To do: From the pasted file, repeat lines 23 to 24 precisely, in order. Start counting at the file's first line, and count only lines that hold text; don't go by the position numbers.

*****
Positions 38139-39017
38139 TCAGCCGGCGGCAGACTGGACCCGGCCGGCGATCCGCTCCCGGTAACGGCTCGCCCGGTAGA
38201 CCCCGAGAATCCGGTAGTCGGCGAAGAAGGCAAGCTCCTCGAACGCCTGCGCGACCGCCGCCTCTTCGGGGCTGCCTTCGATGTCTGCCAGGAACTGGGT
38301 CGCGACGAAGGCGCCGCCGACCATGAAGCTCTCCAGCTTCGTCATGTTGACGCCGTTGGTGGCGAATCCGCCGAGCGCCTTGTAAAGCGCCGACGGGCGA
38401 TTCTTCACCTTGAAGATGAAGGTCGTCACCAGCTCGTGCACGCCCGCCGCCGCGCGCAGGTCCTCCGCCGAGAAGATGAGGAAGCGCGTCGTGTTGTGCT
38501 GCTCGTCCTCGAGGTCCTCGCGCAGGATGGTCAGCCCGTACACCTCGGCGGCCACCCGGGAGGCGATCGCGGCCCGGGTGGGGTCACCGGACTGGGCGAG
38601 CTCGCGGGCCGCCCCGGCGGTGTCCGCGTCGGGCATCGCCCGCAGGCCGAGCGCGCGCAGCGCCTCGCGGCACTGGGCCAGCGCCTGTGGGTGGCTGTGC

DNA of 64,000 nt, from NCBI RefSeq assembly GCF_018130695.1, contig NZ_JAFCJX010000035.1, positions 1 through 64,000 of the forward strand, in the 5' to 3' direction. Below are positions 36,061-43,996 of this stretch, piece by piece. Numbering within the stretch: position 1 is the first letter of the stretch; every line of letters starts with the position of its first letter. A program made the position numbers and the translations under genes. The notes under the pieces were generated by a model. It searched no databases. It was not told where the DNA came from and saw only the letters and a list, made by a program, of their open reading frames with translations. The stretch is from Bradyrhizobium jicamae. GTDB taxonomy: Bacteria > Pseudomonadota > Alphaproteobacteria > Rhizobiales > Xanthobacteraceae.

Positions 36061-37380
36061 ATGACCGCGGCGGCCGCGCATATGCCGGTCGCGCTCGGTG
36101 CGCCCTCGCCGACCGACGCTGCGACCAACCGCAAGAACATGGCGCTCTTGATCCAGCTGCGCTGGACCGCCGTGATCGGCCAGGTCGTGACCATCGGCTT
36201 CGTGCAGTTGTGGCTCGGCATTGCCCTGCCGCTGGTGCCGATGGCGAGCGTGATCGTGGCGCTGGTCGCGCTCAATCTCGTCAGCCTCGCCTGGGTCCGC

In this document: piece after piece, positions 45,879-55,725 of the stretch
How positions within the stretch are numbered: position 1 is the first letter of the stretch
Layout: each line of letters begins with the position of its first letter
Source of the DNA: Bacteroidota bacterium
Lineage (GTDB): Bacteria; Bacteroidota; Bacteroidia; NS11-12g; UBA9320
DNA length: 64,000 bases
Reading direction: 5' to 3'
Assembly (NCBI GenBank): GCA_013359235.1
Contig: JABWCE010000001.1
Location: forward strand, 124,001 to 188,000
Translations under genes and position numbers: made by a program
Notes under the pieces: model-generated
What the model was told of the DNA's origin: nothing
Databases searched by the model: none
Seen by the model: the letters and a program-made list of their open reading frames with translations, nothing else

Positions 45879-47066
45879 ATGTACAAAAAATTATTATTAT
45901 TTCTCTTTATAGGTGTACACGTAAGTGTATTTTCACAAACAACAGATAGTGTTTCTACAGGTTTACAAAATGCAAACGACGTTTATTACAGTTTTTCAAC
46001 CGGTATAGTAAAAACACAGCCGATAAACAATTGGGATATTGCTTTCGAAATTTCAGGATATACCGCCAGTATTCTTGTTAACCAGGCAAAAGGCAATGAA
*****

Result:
Translations under genes and position numbers: made by a program
Notes under the pieces: model-generated